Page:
Rugged mountains at sunrise.
 
Opinion
Text: The editorial voice of the Mountain Lion Foundation.

7/16/2013

Just Say No!

SPECIAL NOTE: An earlier version of this editorial mistakenly accused the Nebraska Department of Game and Parks of short changing the public comment period. We apologize for that error.

* * * * * * * * * *

On May 24th, the Nebraska Game and Parks Commissions decided to appease a small constituency of lion hunters and fearful rural residents and reject their staff's quota recommendations for Nebraska's first mountain lion hunt since the species was extirpated nearly a century ago. The crowd of twenty or so refused to accept the Nebraska Game and Parks Commission's lion population estimate of fewer than twenty lions and demanded a larger hunting quota than the proposed limit of three lions.

On July 26th, the Commission will once again consider creating Nebraska's inaugural mountain lion hunting season based on new recommendations developed by Department staff. The appeasement version replaces the "annual" quota of three lions or one female with four lions or two females in the Pine Ridge Management Unit and unlimited year round hunting in the Prairie Management Unit.

Coupled with the use of hounds, the new proposed regulations are a road map toward once again extirpating mountain lions from the Cornhusker state.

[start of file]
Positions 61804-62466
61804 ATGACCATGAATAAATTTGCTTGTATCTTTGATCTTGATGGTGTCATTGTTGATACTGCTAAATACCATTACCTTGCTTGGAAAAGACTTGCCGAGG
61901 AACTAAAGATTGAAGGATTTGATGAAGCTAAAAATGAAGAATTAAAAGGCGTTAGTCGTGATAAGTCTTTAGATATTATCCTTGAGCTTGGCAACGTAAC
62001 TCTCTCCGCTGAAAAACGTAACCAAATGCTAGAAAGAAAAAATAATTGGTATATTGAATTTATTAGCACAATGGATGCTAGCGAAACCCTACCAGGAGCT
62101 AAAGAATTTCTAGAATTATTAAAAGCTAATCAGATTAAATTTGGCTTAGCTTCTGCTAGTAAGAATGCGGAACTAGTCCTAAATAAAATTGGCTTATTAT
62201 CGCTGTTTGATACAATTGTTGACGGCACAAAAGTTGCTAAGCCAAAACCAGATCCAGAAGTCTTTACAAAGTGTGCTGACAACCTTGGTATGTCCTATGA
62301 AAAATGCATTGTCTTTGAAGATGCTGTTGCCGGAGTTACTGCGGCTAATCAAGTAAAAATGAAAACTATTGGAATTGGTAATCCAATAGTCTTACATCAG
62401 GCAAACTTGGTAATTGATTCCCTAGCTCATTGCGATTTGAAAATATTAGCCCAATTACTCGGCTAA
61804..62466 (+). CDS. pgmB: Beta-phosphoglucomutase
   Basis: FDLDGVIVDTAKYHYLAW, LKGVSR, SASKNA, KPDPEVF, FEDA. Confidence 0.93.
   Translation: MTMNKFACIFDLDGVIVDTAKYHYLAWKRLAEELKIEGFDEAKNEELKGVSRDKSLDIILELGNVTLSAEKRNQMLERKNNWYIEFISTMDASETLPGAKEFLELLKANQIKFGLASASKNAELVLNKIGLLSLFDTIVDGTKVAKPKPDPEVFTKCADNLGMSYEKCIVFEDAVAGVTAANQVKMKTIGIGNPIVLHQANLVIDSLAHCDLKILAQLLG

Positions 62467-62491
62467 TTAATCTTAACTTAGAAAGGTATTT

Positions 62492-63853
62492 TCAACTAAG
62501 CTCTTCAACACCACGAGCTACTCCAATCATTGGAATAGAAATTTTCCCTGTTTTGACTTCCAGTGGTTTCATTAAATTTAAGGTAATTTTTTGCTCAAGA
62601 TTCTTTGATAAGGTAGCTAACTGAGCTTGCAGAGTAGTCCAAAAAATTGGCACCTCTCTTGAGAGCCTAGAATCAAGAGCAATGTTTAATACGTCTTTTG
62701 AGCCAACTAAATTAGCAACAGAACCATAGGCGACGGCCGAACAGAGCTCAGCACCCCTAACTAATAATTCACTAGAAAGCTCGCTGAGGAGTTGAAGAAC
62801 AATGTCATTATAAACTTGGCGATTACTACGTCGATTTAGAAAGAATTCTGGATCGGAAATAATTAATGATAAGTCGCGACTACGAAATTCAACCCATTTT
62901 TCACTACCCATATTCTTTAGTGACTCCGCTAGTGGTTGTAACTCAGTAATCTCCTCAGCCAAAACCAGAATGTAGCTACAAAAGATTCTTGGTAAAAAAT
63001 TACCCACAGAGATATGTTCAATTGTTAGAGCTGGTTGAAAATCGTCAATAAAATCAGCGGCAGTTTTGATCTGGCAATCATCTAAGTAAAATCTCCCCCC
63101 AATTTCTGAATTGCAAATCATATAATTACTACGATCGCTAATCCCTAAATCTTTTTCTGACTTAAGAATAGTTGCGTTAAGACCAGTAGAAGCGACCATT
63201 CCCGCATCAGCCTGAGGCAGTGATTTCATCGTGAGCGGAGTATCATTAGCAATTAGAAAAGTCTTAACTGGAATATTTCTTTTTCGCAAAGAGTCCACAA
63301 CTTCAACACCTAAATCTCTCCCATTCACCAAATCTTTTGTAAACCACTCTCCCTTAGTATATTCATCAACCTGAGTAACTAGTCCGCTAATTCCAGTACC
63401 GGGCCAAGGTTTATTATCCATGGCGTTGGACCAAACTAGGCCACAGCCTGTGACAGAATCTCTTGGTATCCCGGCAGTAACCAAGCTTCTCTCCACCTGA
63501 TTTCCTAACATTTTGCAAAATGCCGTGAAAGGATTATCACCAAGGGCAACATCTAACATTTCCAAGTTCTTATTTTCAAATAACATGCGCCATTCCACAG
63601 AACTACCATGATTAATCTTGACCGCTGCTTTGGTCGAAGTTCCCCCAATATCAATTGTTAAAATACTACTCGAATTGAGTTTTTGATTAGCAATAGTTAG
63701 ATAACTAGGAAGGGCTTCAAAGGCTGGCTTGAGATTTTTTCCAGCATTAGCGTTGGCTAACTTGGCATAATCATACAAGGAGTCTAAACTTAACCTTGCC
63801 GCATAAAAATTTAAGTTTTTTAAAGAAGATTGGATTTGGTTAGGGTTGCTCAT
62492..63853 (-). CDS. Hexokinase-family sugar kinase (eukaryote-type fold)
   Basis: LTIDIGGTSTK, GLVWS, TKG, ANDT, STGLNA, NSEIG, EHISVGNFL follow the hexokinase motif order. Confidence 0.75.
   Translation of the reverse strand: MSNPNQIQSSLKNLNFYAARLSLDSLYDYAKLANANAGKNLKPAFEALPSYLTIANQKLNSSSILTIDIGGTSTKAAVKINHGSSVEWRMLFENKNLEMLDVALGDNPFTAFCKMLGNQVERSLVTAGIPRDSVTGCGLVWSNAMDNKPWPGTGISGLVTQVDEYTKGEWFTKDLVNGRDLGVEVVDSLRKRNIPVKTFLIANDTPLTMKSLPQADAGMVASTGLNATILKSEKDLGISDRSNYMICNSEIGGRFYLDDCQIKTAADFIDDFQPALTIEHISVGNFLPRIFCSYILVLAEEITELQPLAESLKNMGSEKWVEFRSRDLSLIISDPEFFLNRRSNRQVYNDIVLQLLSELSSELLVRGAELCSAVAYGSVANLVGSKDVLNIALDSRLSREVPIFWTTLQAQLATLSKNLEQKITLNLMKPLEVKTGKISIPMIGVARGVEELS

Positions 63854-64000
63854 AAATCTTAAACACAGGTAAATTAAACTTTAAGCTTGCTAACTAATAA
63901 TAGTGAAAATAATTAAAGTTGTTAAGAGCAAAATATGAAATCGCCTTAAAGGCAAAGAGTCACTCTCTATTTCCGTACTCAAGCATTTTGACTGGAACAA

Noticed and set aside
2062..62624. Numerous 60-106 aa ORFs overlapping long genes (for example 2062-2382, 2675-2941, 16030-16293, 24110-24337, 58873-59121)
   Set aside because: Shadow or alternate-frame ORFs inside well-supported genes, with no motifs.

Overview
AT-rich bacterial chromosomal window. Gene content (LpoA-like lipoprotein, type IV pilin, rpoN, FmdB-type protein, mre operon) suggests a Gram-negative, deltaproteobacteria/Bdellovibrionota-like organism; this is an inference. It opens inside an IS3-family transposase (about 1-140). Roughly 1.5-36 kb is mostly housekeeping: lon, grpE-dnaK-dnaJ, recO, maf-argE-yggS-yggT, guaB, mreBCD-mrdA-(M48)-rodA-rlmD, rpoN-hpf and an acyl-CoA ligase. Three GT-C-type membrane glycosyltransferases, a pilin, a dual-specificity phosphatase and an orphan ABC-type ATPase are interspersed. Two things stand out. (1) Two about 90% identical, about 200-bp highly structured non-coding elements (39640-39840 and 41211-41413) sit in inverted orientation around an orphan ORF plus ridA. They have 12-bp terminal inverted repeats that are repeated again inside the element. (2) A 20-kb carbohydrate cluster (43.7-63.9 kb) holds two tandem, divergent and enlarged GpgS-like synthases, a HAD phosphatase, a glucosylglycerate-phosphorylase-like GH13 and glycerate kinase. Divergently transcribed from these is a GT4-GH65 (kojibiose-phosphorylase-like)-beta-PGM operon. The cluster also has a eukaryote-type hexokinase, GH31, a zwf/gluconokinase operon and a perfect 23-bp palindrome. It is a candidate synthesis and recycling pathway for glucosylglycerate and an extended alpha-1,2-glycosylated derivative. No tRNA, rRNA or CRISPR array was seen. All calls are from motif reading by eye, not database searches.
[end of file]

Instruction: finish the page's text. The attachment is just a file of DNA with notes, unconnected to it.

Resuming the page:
Any reputable biologist will tell you that a population base of "possibly" twenty animals, and only one identified breeding female, is too small to accept additional human induced mortalities. To even consider hunting such a tiny grouping of animals flies in the face of all logic. Consider for a moment that as Federal taxpayers Americans have now spent millions of dollars over more than thirty years to protect Florida's struggling population of only 100 to 160 lions. Why should Nebraska's returning lions deserve less?

Help MLF protect this precious population. Send a brief letter to (or call) the Nebraska Game and Parks Commission and tell them that Nebraska's lion population needs to be protected: NOT HUNTED!

Nebraska Game and Parks Commission
2200 N. 33rd St. Lincoln, NE 68503
(402) 471-0641

Email comments can be sent to the Commission care of: jim.douglas@nebraska.gov

For those activists that wish to testify in person on July 26, 2013; the meeting will begin at 8 a.m. in the third-floor conference room of Game and Parks headquarters, 2200 N. 33rd Street, Lincoln, Nebraska

Click here to download the Nebraska Game and Parks Commission's new proposed mountain lion hunting regulations.